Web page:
Notice of a patent infringement suit is never a welcome message. Even worse is realizing the plaintiff is not one of your company’s competitors, but instead is a “non-practicing entity” (NPE) —a holding company that has bought the patent just for the purpose of suing you. While fellow industry players can be fierce, ruthless competitors, counsel for both sides also recognize that their respective businesses have customers to serve and that patent litigation is ancillary and distracting to their core businesses. This usually leads to cooler heads finding ways to avoid most intra-industry patent infringement claims.
Not so with non-practicing entities. Litigation is their business, so strategic options like cross-licensing or a retaliatory infringement suit are generally not available to the operating company defendant. The NPE is looking for money, either via a large jury award or a settlement.
The bipartisan SHIELD Act (Saving High-tech Innovators from Egregious Legal Disputes) recently proposed by Reps. Peter DeFazio and Jason Chaffetz aims to provide new protection for companies accused of patent infringement by NPEs. The headline-grabbing core of the bill would require NPEs that lose in court to pay the legal costs and fees of the accused infringer.
In addition to the “loser pays” feature, the bill would allow defendants to move early in litigation for a ruling on whether the plaintiff is an NPE. In order to avoid loser-pays liability, the plaintiff must prove it fits in one of the following categories:
- The original inventor or assignee of the patent being asserted
- A university or a university technology transfer organization
- It has made a “substantial investment” in exploiting the asserted patent through production or sale of an item covered by the patent.
If the defendant files its motion early enough, the court would limit discovery to that necessary to determine if the plaintiff should be considered an NPE. And, if the court determines the plaintiff does not fit in one of the above three classifications, the plaintiff would be required to post bond in an amount determined by the court to cover the defendant’s legal costs. Given the cost to defend a patent infringement claim, the requirement to post bond could be significant to thinly capitalized NPEs. The early determination of NPE status with limited discovery would also provide defendants some measure of strategic perspective in making the economic choice to either defend or settle the case.
The bill attempts to comport with the good ethical and legislative principle “do no harm.” That is, it protects innovators seeking to assert meritorious infringement cases while limiting cases of questionable merit. By exempting original inventors, universities and patent owners that have made a significant investment, innovators and real market participants will go about their business unaffected by the new law.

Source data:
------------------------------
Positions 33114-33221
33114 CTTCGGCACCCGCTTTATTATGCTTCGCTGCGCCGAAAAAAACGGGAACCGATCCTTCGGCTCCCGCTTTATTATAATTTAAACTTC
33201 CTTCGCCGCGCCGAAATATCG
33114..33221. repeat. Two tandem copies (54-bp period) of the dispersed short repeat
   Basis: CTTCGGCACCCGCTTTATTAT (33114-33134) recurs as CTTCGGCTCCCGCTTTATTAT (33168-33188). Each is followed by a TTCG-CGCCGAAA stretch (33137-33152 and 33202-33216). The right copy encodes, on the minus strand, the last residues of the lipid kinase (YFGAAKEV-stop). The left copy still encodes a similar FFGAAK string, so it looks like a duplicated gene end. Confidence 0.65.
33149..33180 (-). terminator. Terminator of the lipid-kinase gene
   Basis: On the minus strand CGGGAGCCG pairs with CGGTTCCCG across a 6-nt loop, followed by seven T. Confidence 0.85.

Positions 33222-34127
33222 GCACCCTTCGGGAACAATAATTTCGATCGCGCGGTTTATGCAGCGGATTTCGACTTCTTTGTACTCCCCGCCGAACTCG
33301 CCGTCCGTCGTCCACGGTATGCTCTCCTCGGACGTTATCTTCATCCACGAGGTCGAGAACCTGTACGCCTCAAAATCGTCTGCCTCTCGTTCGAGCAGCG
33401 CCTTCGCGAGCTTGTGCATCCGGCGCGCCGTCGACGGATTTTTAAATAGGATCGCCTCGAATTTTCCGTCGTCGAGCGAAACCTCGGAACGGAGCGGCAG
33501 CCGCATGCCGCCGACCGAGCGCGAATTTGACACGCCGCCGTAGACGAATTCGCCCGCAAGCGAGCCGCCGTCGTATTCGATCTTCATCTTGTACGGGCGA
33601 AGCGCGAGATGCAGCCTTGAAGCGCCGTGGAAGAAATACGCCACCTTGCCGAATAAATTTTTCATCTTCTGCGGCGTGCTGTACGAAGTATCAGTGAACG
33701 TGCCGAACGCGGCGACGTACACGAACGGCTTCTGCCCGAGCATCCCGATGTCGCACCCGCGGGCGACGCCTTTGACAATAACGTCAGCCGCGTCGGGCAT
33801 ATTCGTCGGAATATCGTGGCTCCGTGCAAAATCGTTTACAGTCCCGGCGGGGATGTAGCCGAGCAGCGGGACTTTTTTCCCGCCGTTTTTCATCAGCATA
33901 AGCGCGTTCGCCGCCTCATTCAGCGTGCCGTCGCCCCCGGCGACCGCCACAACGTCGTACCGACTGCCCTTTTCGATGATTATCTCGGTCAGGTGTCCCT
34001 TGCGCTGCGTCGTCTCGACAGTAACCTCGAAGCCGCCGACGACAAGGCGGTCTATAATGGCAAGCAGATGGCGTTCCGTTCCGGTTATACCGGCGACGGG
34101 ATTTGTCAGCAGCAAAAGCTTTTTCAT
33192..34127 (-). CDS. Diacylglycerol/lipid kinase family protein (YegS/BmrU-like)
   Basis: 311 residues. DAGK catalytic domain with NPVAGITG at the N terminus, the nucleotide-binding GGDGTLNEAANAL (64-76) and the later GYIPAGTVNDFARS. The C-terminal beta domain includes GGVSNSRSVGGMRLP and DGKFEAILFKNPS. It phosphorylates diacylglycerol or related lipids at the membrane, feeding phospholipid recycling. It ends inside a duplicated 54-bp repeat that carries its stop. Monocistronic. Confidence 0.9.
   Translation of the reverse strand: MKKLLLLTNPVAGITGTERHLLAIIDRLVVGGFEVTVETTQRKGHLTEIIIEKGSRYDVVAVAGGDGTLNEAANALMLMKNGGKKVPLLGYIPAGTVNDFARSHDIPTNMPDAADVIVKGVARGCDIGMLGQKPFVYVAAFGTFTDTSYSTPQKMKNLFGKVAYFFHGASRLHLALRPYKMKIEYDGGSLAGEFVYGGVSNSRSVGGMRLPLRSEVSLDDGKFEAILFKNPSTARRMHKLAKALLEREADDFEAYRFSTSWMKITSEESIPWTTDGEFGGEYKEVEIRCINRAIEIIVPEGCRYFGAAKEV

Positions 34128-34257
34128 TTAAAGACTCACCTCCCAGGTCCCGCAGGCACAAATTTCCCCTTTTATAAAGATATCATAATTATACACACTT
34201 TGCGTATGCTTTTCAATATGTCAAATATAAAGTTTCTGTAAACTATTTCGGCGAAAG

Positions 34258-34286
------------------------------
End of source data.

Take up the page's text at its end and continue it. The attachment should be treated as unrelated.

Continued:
The bill also represents an effort to help American manufacturers fight back. Companies would no longer feel compelled to settle a spurious patent infringement claim simply because the cost to defend would result in a net “loss” financially. And the bill appropriately leaves implementation to those closest to patent litigation—federal district court judges—instead of attempting to prescribe detailed, inflexible rules. It will allow district judges to make fact-specific decisions about whether the plaintiff will be liable for the defendant’s costs and the bond amount a particular plaintiff is required to post.
For the SHIELD Act there is still work to be done and questions to be answered. NPEs are savvy strategic players in patent litigation, from how they acquire patents to how they target companies with infringement claims. It will be a challenge to limit inflated damage claims sought by NPE plaintiffs by introducing for them a risk of having to cover defendants’ legal costs. And there is still room for debate about how NPEs should be best defined—a workable definition has thus far eluded practitioners, legislators and the courts. Perhaps most importantly the question remains whether it is the role of our laws to single out a class of actors, rather than targeting directly the behavior we find objectionable.
Nonetheless, the SHIELD Act is a good platform on which to have a principled discussion about reducing low-quality patent infringement suits. Given the many innovative products and services brought on by our patent system over the last 200-plus years, we must not be too quick to make drastic changes in response to a new challenge to the system. Thoughtful, narrowly tailored legislation such as this bill may be the right tool to finding the balance between a robust patent system and wasteful infringement litigation.